As with most things these days, once you try to categorize something people start to change the paramaters.
When you say “Baptist” it means different things to different people. For me, I’m a Southern Baptist. That means that I’m a member of a church in fellowship with other churches through the Southern Baptist Convention.
We get together once a year. Each church sends messengers to vote on things, but this is only intended to be a representation of all SBC churches, but not a dictation to the churches. In other words, the decisions of the SBC meetings are descriptive not prescriptive.
But we also get together to cooperate and be encouraged. We try to work together for common goals and around common beliefs. Our doctrinal statement is called the “Baptist Faith and Message 2000” (BF&M2000). It was adopted at one of our annual meetings on June 14, 2000. This is intended to be a descriptive statement of the beliefs of the churches in fellowship through the SBC, not a prescriptive document to tell churches what to believe (though, it is helpful for churches to use who which to join in fellowship with the SBC).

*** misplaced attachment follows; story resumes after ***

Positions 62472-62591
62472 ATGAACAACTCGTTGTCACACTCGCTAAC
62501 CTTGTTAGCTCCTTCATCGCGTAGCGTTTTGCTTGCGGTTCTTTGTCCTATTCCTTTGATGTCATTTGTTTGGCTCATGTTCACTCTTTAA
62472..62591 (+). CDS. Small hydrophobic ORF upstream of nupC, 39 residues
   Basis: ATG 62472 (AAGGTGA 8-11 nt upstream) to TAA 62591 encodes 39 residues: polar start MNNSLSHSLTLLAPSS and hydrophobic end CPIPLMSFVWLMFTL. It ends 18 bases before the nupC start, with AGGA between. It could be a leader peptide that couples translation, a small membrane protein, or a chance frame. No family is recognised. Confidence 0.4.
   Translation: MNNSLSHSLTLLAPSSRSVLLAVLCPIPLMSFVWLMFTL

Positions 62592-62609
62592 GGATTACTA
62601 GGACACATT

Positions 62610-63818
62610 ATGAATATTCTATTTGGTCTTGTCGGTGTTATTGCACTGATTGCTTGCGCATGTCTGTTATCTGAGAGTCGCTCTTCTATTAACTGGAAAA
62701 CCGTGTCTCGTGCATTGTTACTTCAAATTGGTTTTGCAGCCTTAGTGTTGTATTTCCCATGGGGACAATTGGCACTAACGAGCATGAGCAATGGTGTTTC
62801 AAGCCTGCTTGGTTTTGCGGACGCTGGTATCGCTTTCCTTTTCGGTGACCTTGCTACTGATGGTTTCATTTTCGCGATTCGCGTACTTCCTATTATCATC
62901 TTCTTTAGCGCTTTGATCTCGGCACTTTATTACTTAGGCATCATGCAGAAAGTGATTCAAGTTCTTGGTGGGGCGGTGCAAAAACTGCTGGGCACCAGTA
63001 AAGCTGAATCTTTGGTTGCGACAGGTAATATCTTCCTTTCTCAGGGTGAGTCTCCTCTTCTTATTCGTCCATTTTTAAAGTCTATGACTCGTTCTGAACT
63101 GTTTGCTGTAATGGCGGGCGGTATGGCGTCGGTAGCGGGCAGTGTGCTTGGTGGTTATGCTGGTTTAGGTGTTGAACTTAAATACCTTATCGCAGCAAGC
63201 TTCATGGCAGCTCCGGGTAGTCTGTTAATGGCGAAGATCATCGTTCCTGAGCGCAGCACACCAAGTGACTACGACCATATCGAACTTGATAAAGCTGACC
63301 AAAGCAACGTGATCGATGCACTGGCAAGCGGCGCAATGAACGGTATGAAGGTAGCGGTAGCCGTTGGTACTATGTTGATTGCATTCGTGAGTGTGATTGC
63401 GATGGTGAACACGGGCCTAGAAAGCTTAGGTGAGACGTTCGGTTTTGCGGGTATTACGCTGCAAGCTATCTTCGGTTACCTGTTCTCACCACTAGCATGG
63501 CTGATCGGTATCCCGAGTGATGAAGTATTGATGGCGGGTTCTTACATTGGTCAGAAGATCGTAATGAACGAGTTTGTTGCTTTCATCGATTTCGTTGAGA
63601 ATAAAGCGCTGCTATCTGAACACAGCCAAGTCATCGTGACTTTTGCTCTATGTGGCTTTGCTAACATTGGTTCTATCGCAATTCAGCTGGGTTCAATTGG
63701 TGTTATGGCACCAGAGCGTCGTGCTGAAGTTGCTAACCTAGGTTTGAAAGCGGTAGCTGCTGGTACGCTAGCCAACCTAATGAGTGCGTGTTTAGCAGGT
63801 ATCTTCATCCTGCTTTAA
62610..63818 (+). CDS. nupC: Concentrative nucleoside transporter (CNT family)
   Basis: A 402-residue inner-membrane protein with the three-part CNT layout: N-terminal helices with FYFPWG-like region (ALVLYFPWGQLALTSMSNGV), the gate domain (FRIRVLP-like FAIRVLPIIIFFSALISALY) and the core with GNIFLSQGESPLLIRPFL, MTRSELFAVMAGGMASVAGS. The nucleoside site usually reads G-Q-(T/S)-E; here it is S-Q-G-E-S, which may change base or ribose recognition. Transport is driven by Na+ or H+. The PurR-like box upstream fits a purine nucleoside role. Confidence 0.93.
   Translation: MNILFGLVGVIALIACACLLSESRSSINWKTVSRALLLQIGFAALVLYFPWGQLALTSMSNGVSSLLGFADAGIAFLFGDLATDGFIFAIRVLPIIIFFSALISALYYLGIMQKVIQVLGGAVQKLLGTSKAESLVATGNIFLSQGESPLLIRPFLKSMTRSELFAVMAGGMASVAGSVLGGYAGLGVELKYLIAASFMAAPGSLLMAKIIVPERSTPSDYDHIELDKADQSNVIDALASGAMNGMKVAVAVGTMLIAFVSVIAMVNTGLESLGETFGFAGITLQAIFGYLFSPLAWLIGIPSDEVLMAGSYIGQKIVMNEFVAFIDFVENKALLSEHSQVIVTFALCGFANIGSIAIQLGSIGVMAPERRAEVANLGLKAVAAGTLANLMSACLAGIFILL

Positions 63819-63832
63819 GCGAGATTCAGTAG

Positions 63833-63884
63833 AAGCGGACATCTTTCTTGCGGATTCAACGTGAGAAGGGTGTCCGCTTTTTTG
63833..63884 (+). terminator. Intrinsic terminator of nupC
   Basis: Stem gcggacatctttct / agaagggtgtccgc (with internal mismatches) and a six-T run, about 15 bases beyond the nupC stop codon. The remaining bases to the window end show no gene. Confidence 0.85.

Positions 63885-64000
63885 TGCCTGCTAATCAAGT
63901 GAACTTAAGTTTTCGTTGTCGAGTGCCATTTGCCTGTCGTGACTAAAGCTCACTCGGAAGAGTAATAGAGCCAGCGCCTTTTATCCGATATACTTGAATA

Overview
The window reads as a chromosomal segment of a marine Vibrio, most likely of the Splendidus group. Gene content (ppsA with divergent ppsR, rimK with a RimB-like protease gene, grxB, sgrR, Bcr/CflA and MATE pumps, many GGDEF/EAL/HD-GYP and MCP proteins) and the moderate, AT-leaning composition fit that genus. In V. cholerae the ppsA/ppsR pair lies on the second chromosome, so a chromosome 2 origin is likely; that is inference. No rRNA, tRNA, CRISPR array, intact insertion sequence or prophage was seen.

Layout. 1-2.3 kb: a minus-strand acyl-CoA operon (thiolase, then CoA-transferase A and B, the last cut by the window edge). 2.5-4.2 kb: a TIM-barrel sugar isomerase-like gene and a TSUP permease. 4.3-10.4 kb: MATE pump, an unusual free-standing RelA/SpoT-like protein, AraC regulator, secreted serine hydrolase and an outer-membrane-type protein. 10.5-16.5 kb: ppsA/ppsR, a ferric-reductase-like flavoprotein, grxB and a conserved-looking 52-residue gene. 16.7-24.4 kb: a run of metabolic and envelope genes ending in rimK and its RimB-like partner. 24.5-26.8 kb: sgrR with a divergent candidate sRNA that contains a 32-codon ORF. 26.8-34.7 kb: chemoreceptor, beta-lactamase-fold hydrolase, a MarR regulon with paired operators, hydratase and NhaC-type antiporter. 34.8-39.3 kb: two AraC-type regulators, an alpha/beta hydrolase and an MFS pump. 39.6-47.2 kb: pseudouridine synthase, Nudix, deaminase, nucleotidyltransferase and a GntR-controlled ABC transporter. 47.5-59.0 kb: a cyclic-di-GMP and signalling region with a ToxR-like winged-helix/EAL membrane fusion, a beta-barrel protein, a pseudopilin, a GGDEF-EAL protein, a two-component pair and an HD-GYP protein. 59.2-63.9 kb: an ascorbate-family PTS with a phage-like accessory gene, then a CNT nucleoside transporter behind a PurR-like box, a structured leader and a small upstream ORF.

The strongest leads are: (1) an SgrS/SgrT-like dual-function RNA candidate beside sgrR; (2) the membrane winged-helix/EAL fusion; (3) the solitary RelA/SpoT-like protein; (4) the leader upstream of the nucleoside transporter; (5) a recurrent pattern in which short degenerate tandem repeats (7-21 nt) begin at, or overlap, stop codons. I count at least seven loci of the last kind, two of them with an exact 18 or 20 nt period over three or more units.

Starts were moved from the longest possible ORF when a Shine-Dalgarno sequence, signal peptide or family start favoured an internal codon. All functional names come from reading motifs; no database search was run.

But what makes a Baptist a Baptist? Most people associate us with baptism by immersion, and while that is an important thing that we do, it’s not at the core of what makes us distinctive. Others might point to our views on homosexuality or abortion in what makes us who we are, but these are hardly unique positions within the Evangelical world.
Here is a helpful acrostic to help summarize some of some Baptists distinguishing beliefs:
- Biblical authority (Mat 24:35; 1Pet 1:23; 2Tim 3:16-17)
- Autonomy of the local church (Mat 18:15-17; 1Cor 6:1-3)
- Priesthood of all believers (1Pet 2:5-9; 1Tim 5)
- Two ordinances (believer’s baptism and the Lord’s Supper) (Acts 2:41-47; 1Cor 11:23-32)
- Individual soul liberty (Rom 14:5-12)
- Separation of Church and State (Mat 22:15-22)
- Two offices of the church (pastor and deacon) (1Tim 3:1-13; Tit 1-2)